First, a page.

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The environment, from a layman’s point of view

We constantly hear figures being bandied about by both sides of the environment argument, telling us either that the world is going to end in a matter of decades or that nothing much is wrong.  What is the environmentally uneducated man-in-the-street supposed to make of all this?

Carbon dioxide (CO2) is now the bogeyman gas, the demonization of which is in fashion at the moment.  Years ago, when all this “save the planet” stuff first started, it was supposed to be CFCs that were creating a hole in the ozone layer and dooming us all to perdition.  Of course, CFCs came out of old fridges and aerosol cans, and it was found that they could be substituted by other products that performed the same function and yet were not so environmentally damaging.  Once this was in hand all the fun went out of protesting and so the green lobby needed another target, and the CO2 witch hunt began.

CO2 is a much better target for the eco warriors than CFCs because it is produced by so much more things.  It is produced by burning fossil fuels, and so the target range for things to object to is so much greater.  Motor vehicles, ships, aircraft, and power stations are all prime targets for the unwashed protester in the mob, the politician angling for publicity and votes, or the scientist trying to secure both a name for himself and government research grants.  There are a lot of other gasses in the atmosphere and they have got there by a variety of ways, but these are conveniently disregarded by the green lobby and attention seems to be focused solely on CO2.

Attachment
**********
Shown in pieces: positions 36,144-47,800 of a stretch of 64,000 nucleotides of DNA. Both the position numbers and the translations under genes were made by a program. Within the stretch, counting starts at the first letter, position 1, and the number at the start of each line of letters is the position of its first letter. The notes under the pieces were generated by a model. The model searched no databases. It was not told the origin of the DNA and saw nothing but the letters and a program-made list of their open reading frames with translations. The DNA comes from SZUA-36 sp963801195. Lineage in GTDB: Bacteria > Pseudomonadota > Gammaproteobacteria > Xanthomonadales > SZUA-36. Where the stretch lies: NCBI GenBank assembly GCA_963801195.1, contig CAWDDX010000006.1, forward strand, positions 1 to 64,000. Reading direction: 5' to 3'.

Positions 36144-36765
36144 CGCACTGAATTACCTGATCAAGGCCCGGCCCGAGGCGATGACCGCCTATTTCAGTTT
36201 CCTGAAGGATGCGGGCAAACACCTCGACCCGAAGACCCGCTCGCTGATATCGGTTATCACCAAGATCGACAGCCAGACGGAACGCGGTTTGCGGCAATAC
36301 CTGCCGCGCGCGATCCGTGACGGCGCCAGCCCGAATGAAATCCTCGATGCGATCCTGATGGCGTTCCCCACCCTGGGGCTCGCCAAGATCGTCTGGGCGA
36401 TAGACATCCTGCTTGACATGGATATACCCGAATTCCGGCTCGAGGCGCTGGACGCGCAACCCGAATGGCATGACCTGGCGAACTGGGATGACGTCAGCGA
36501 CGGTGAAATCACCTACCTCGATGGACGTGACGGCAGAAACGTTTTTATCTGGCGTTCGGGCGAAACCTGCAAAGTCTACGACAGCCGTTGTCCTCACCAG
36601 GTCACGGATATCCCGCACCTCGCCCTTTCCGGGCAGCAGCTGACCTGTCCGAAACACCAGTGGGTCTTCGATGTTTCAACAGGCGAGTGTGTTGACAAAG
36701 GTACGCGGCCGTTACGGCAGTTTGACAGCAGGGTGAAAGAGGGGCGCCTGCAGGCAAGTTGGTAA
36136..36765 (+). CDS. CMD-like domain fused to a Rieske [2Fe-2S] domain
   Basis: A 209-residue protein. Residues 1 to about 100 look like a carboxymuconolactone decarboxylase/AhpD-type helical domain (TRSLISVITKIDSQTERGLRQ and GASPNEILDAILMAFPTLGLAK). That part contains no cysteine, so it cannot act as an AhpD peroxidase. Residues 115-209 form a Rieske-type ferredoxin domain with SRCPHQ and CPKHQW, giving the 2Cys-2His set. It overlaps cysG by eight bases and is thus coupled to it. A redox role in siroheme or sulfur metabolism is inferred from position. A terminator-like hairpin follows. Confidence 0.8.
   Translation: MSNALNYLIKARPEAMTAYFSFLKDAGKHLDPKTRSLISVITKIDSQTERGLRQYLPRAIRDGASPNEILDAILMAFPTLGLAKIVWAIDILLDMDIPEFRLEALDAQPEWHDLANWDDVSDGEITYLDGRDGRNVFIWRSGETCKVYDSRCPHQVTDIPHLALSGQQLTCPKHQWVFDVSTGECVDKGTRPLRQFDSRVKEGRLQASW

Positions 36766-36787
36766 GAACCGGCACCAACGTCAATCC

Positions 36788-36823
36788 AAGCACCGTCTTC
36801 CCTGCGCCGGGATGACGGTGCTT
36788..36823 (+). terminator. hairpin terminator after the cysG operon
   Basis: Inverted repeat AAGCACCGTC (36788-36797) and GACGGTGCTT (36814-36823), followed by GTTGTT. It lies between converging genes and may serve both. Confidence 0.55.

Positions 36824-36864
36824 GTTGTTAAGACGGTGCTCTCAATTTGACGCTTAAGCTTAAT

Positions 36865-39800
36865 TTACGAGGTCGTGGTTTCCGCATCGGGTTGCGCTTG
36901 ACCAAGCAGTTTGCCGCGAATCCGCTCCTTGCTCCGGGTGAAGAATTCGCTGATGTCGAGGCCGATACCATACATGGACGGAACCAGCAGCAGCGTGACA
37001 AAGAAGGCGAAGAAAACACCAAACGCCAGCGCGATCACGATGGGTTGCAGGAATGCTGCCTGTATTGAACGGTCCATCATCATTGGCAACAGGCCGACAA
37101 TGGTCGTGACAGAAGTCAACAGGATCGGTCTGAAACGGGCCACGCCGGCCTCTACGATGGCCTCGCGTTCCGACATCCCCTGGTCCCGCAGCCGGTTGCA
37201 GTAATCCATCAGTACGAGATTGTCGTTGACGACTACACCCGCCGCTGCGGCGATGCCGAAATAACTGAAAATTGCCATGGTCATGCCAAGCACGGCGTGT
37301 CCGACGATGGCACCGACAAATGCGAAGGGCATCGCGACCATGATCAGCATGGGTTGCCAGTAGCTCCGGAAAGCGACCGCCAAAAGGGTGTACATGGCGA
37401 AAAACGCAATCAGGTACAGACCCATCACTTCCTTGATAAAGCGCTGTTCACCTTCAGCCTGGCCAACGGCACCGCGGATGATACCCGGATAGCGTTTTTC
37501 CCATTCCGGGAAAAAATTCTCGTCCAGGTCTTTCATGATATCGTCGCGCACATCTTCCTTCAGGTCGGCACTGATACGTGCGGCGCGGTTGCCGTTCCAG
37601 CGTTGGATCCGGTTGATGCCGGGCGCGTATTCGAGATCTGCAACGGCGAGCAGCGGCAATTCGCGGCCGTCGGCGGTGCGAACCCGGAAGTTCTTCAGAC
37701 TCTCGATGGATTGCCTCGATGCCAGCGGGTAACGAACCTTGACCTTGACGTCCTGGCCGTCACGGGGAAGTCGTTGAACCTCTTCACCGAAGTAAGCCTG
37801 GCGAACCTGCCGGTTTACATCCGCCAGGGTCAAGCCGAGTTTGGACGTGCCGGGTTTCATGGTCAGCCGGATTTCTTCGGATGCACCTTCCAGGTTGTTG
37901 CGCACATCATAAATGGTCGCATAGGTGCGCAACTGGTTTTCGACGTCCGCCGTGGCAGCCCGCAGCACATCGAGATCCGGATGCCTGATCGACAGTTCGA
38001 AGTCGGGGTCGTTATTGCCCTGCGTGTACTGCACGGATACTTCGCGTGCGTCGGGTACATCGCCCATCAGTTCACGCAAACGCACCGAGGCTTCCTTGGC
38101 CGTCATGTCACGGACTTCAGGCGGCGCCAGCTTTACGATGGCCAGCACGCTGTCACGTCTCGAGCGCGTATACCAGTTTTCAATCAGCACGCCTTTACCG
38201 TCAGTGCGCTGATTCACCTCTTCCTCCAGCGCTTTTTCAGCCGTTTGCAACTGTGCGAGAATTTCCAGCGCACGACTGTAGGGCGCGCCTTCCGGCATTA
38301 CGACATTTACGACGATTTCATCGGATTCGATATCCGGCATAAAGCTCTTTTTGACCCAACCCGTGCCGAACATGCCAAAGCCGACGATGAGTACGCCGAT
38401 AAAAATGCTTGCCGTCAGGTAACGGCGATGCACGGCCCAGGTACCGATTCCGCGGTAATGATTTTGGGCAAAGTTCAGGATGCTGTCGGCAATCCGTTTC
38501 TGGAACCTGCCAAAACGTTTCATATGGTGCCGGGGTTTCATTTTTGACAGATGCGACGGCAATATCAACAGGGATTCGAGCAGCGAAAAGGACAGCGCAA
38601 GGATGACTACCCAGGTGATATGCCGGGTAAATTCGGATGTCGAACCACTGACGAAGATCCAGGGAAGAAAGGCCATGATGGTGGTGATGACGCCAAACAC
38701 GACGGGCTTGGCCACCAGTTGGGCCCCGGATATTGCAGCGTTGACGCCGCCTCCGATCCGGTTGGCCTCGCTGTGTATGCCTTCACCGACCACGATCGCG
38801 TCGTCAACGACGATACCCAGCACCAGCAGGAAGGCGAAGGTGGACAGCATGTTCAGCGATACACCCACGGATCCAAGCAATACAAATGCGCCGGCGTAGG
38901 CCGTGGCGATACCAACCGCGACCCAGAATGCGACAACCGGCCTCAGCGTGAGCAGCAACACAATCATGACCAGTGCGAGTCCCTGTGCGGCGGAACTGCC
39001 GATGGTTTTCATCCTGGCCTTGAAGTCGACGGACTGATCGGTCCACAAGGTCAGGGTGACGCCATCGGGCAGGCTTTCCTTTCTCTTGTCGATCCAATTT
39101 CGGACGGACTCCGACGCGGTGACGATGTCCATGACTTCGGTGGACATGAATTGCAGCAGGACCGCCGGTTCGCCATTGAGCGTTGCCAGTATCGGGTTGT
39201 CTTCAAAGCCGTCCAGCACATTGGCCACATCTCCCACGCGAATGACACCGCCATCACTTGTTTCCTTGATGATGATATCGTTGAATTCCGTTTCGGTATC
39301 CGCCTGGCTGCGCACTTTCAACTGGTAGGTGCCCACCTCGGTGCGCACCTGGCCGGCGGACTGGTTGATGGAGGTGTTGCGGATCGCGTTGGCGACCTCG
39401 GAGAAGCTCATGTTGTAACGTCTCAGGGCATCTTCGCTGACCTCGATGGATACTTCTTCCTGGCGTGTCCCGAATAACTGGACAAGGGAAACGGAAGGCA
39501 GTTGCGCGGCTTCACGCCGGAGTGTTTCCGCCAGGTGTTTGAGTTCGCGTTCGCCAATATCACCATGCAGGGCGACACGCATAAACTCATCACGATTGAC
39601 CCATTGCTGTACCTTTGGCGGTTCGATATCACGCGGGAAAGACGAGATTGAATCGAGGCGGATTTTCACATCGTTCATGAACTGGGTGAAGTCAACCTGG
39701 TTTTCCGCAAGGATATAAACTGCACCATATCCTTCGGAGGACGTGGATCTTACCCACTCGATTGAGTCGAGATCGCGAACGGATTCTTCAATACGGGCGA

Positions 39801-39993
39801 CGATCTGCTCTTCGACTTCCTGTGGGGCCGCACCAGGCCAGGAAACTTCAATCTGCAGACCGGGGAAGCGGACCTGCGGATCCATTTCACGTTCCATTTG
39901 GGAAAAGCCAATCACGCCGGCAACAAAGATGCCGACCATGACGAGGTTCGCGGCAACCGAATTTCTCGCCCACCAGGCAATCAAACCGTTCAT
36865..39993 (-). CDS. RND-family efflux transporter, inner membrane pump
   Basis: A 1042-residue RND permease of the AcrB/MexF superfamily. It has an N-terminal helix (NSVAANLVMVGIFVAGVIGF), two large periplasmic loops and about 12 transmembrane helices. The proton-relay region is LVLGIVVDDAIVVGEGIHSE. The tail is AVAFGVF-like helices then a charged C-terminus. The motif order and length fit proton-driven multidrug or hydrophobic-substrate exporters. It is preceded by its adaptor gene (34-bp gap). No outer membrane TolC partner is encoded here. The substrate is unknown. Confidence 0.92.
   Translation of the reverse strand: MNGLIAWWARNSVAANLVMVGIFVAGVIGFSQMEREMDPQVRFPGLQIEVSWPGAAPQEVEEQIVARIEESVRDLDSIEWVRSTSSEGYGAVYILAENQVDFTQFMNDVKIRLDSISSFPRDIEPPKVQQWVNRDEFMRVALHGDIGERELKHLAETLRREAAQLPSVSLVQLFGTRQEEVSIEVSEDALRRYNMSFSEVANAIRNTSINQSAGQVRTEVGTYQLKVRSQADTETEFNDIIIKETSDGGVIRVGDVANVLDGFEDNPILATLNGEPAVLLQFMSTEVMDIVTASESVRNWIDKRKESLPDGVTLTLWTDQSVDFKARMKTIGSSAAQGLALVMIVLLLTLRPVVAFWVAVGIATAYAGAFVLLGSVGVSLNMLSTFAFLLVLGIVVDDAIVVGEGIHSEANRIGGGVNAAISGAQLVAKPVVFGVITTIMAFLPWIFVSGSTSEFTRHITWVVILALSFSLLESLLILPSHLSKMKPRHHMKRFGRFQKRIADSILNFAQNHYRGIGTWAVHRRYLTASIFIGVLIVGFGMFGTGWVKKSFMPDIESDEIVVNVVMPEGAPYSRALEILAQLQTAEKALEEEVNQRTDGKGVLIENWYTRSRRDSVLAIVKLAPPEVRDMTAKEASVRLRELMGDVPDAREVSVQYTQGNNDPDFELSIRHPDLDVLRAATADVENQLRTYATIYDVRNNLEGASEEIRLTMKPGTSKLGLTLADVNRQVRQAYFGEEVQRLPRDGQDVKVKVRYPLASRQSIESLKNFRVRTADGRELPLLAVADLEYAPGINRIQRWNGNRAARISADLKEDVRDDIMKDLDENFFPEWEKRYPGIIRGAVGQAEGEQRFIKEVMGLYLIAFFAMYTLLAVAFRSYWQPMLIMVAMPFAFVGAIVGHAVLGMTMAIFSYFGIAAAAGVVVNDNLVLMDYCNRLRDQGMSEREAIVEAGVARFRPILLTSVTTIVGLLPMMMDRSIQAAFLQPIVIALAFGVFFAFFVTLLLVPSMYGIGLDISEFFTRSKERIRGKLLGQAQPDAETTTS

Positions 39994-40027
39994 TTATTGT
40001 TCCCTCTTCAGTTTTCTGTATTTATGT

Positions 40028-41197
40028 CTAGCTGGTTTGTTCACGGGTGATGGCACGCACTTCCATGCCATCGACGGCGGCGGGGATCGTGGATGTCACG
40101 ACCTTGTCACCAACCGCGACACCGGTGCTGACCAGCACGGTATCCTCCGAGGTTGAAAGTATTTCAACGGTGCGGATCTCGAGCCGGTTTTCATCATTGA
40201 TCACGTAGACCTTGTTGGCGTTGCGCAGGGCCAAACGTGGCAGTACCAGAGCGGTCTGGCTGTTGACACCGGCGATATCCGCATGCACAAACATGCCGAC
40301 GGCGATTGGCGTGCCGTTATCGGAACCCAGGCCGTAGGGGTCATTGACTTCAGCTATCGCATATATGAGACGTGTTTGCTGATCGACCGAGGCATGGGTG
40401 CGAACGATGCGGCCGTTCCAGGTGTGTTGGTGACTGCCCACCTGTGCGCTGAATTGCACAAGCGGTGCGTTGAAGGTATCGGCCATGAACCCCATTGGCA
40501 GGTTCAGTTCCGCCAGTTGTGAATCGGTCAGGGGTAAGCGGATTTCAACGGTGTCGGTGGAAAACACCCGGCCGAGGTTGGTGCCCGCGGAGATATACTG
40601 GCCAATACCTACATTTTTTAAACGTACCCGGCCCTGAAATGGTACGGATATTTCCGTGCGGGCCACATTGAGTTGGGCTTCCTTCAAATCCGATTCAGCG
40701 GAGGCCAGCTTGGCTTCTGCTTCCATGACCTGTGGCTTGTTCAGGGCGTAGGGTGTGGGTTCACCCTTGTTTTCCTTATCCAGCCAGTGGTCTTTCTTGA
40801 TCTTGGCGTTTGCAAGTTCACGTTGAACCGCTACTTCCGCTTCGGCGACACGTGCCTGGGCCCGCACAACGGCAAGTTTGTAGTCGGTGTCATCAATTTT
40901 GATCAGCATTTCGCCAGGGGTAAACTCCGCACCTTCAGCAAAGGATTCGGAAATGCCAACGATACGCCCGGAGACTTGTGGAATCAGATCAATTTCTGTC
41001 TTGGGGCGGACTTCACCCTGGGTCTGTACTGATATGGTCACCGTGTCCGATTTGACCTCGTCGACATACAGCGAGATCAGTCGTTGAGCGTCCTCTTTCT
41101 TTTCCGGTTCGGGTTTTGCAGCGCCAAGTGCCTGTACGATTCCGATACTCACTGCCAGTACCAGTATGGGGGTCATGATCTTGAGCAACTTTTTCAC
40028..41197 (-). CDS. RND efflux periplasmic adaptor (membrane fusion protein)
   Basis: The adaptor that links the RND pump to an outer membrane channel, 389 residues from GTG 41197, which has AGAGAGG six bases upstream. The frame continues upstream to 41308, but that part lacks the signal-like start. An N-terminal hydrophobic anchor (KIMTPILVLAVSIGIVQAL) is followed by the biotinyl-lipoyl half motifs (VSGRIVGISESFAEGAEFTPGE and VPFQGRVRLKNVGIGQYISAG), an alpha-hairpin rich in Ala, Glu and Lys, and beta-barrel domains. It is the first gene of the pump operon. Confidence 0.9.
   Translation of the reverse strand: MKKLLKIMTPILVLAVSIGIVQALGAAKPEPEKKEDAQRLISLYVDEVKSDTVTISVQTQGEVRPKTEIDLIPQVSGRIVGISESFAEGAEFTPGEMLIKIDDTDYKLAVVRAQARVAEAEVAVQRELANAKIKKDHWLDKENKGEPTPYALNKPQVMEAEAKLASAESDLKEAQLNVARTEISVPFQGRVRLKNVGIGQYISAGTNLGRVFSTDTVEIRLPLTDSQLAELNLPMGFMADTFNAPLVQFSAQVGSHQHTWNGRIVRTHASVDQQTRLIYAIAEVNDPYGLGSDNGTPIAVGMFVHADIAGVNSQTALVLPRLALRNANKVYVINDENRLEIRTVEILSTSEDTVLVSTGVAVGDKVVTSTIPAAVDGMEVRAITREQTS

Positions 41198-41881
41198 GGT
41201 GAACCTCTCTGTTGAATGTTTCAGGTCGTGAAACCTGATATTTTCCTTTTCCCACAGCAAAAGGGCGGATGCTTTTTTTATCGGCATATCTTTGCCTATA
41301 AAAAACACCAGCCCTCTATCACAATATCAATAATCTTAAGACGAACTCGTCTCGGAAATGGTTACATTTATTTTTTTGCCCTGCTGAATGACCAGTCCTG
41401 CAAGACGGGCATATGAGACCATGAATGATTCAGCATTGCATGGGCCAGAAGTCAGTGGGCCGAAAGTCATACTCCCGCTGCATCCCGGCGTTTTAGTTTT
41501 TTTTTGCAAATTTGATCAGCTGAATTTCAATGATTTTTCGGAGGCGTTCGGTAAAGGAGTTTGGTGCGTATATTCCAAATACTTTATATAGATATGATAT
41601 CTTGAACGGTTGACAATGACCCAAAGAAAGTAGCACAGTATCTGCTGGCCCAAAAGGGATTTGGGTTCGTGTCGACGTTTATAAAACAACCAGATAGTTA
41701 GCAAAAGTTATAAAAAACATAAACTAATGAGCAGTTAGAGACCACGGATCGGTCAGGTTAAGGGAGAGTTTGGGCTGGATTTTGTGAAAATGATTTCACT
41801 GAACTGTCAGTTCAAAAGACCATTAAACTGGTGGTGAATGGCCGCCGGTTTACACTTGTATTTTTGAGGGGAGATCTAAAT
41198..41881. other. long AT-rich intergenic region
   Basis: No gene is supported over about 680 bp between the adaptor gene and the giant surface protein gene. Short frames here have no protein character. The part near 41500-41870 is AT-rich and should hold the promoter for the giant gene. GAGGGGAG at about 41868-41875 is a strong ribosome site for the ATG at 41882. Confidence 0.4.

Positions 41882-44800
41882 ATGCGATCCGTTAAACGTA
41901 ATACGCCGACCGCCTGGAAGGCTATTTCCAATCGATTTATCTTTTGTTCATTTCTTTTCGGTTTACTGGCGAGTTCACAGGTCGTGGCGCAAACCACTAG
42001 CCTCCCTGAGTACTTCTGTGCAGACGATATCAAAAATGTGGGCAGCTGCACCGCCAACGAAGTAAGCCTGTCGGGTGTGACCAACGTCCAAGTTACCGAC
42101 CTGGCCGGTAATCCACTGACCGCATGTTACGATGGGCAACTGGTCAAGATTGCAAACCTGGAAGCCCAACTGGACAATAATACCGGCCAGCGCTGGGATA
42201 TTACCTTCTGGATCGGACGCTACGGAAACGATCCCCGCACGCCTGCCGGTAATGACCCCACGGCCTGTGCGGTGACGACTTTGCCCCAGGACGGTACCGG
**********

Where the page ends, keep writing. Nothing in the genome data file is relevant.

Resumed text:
It seems that the prime target of the eco warriors these days is power stations.  They are portrayed as the works of the devil when it comes to CO2 emissions, and the sooner they are all closed down and replaced by wind turbines and solar panels the better.  However, the practicalities of this are lost on the green lobby and if they were to have their way electrical power would be scarce, intermittent, unreliable and horrendously expensive, which would mean that all our industry would relocate to somewhere that has a sane energy policy.  We have recently seen this with the closure of the steel plant at Redcar.  The steel that would have been produced at Redcar will now be produced somewhere else in the world, probably China, and Chinese steel production causes about twice the pollution per ton as British steel production.  So our idiotic energy policy is responsible for not only  causing damage to our economy but has also put thousands of British steel workers out of a job, and caused about double the amount of pollution to be created.  What a result!